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A Ghanaian co-operative is proving that West African cocoa has a place in the specialty chocolate market, but following its example might not be easy

Craft chocolate makers spend much of their time seeking out unique flavours from small producers. By and large, they have done so in the Americas and the Caribbean. West Africa, home to the world’s largest producers of cocoa – Côte d’Ivoire and Ghana – has rarely been seen as a source of high quality, fine flavour cocoa, but that is changing, albeit slowly.

ABOCFA, a co-operative in Suhum in the Eastern Region of Ghana, is selling fine flavour cocoa to buyers from Europe and the US, proving that there is a demand for West African cocoa in the craft chocolate market. But ABOCFA isn’t like any other co-operative in the country – apart perhaps from Kuapa Kokoo, the long-established co-operative of farmers in Ghana who grow all the cocoa in the chocolate sold by Divine in the UK.

ABOCFA now sells cocoa to Tony’s Chocolonely and Daarnhouwer in The Netherlands, Kaoka in France, Felchlin in Switzerland, Taza Chocolate and Tcho Chocolate in the US, Tachibana in Japan and, more recently, to Uncommon Cacao, which sources fine flavour cocoa for craft chocolate makers in the US.

So, what’s ABOCFA’s secret? Firstly, it is Fair Trade and organic certified; secondly it uses a bean tracker system developed with Tony Chocolonely and Chainpoint to trace cocoa back to the farmers that are its members; and last, but most importantly, it grows cocoa with a flavour profile that the craft chocolate market wants, cocoa with a classic rich, fudgey and chocolatey flavour that consumers love.

Training farmers to ferment correctly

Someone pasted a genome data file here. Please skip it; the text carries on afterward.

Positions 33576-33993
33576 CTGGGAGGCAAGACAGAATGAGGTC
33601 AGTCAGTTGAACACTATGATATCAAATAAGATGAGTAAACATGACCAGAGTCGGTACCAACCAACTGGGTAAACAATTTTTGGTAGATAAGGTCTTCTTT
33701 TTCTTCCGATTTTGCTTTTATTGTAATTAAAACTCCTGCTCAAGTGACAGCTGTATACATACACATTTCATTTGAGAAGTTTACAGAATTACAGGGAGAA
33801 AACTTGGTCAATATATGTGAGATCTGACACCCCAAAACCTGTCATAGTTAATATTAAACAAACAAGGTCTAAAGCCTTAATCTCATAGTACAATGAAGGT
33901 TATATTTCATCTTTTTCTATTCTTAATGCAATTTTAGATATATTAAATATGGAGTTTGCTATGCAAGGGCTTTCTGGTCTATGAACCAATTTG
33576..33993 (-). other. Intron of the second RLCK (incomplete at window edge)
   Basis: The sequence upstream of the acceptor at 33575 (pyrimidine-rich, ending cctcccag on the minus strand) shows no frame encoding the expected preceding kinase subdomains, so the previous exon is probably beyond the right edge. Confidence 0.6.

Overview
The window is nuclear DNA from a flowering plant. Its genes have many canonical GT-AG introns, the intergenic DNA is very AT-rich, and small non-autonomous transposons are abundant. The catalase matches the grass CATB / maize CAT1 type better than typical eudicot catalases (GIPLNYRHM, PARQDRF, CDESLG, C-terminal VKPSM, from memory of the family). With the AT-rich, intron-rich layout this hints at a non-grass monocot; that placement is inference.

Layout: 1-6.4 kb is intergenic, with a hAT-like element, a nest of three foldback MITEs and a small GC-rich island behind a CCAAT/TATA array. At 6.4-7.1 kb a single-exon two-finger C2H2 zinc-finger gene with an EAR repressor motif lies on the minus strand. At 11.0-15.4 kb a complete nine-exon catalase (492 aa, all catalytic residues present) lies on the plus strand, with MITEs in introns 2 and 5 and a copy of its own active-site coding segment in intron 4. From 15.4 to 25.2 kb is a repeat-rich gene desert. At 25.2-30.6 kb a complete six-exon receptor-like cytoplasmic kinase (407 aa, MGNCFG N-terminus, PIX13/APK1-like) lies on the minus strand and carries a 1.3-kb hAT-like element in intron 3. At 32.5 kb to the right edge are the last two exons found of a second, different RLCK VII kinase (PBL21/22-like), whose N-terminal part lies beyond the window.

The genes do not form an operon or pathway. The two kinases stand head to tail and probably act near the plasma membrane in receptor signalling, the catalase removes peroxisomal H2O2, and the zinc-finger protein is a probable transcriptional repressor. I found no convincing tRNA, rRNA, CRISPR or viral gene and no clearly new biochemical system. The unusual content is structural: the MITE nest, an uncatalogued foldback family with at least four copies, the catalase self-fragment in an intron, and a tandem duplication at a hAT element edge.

The Ghanaian co-op has also invested significantly in quality: for example, although the cocoa that farmer members grow is not centrally fermented (the farmers use fermentation on their farms) ABOCFA trains its member to use an approved seven-day fermentation and raised drying process that helps to elevate the quality of every batch. Because it is organic certified, the cocoa is kept in a warehouse where it doesn’t come into contact with beans grown by hundreds of other co-operatives, as would usually be the case in Ghana.

Craft chocolate makers have long had concerns about forced labour and child labour in the cocoa sector in West Africa, but ABOCFA has also partnered with the International Cocoa Initiative to promote child well-being in cocoa growing communities.

Uncommon Cacao’s founder and CEO Emily Stone told C&CI that ABOCFA’s cocoa has a clean, clear chocolatey flavour that meets the needs of the craft chocolate makers. Her company came to ABOCFA after Jesse Last, Director of Sourcing and Strategic Initiatives at Taza Chocolate started buying cocoa from the co-op. As Mr Last explained, on visiting the cooperative in Ghana, he found that Tony’s Chocolonely was already there.■ C&CI

This extract is from an article that first appeared in the May’19 issue of C&CI, click on subscribe now if you wish to read the article in full and other informative articles in the current and future issues of C&CI.


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